Tokyo Olympics organisers say they are not willing to see the event held behind closed doors – and that the Games “will take place this summer”.
International Olympic Committee member Dick Pound said on 7 January there could be no guarantees of the postponed 2020 Games going ahead from 23 July.
But a spokesman says it could even happen without the need for athletes or spectators to be vaccinated.
“Our position remains – we will deliver the Games,” Masa Takaya said.
“The IOC has made it is absolutely on the same page as Tokyo 2020.”
Sir Keith Mills, who was chief executive of the London 2012 Olympics, said on Tuesday he thought it was“unlikely”the Games will take place this summer.
Mills told BBC Radio 5 Live’s Wake Up To Money that organisers should now be “making plans for a cancellation”.
On Wednesday, British Olympic Association chairman and former sport minister Sir Hugh Robertson said he was “very optimistic” the Games would take place.
“I’ve spoken to the IOC – everybody is working on the basis the Games will go ahead,” he told BBC Radio 4’s Today programme. “There’s been no talk of cancellation or postponement.”
On whether athletes will be vaccinated for the Olympics, he added: “It wouldn’t be appropriate to ask athletes to be fast-tracked. The BOA doesn’t want to queue jump, but this will look very different in the spring.”
Takaya told BBC Scotland’s The Nine that a decision on how many fans will be allowed inside venues in the light of the Covid-19 pandemic will be taken in March.
“We are not willing to see the Games taking place behind closed doors,” he said. “We obviously want to see as many spectators as possible inside the venues, which is why we have been working tightly with the Japanese government and all international stakeholders, spearheaded by the IOC.
“We will see in spring how we can accommodate spectators inside the venues. We also have to see what guidance we get from the government regarding spectators and look at the situation around sports, both internationally and nationally.”
Takaya also dismissed a recent survey which suggested 80% of locals want the Games cancelled or postponed, saying that it was just one of a number of such polls.
“Most recent surveys show people want the Games to be re-postponed, but in that trend we see that people are willing to see the Games go ahead in some form, which is why we want to keep conveying how we are able organise the Games in this situation,” he said.
Takaya said the Olympics could be delivered without mass vaccination, pointing out that “lots of sporting events are taking place in Japan” without one.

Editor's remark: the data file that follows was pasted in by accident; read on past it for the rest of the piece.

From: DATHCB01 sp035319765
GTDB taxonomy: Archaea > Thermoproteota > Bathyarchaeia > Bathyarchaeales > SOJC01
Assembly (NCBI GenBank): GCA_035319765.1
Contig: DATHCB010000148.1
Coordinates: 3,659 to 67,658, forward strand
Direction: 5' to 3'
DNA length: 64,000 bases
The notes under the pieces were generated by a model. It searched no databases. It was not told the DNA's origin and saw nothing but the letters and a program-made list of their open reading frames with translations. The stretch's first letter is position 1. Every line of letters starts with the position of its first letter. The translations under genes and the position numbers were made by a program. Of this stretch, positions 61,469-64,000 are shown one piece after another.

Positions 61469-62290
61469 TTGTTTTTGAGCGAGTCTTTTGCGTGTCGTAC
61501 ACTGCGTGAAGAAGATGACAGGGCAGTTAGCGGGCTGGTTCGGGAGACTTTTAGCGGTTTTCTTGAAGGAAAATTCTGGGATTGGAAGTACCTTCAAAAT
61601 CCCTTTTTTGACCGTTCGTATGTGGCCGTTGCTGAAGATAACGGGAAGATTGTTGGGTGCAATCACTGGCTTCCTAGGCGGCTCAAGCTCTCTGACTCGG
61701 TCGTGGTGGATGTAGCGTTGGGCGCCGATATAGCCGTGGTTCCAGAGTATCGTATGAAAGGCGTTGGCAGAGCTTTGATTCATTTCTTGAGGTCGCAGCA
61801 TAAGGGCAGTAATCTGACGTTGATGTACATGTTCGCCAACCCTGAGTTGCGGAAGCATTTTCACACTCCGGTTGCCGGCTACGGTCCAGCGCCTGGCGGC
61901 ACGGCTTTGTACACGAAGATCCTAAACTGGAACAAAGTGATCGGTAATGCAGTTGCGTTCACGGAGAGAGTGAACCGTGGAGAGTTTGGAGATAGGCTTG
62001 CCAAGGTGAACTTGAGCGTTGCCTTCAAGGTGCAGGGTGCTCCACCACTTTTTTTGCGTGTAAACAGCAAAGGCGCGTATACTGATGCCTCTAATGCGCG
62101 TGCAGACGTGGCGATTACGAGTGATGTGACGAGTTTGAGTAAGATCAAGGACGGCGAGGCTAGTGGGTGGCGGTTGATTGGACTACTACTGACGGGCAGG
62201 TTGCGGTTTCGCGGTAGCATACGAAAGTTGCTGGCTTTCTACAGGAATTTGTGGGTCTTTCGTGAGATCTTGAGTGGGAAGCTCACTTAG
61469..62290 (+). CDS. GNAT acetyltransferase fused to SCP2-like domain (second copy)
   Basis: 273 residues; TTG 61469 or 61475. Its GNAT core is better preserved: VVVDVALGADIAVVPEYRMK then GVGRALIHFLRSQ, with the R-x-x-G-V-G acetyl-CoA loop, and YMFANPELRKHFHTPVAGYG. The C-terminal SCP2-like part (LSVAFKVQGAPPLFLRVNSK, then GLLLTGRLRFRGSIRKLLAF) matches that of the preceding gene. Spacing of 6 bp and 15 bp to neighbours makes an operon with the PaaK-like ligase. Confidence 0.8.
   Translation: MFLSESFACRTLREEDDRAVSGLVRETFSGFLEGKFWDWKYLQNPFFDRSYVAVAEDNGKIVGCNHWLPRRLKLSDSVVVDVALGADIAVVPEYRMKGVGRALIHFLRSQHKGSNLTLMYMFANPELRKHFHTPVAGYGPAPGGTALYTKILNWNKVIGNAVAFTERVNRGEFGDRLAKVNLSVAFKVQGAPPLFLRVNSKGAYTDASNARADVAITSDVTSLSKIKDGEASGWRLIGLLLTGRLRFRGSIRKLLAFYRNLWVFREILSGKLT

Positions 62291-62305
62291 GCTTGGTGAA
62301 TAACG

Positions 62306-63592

“Our counter measures on Covid-19 are working under the assumption that we will not have a vaccine, so even if we do not, our plan is that we will be able to deliver the Games,” he said.
“The J League and baseball season will start here very soon and there will be government guidance, so we will take all of those things into our considerations.”
Takaya was aware of the problems being experienced in Melbourne, where positive cases on three flights forced 72 tennis players into full quarantine before the Australian Open, with three players testing positive.
“We have been looking into many other sporting events that have already taken place in the last six or seven months,” he said. “The feedback has been invaluable for Tokyo 2020’s planning and we will put those into our considerations and further refine our counter measures on Covid-19.
“Athletes have been training very hard to pursue their Olympic and Paralympic dreams. We are very passionate about delivering the stage for those athletes this summer.”
Britain’s wheelchair tennis player and Paralympic medallist Gordon Reid, is preparing for the Australian Open. More than 70 players arriving into the country have to quarantine for 14 days because of positive coronavirus cases on their flights.
“It’s been really eye-opening here in Melbourne to see and hear the amount of logistical challenges and the scale of trying to organise just a tennis event in the current situation,” he said.
“You’ve got to multiply that by a thousand when it comes to the Olympics and Paralympics because they are on another scale. I’ve been speaking to Shingo Kunieda, one of the Japanese tennis players who lives in Tokyo, and he told me he thinks there’s a 50% chance the Games don’t go ahead now.
“Globally, the situation is getting worse in some places rather than better, so all we can do is hope they find a way to make it happen safely.”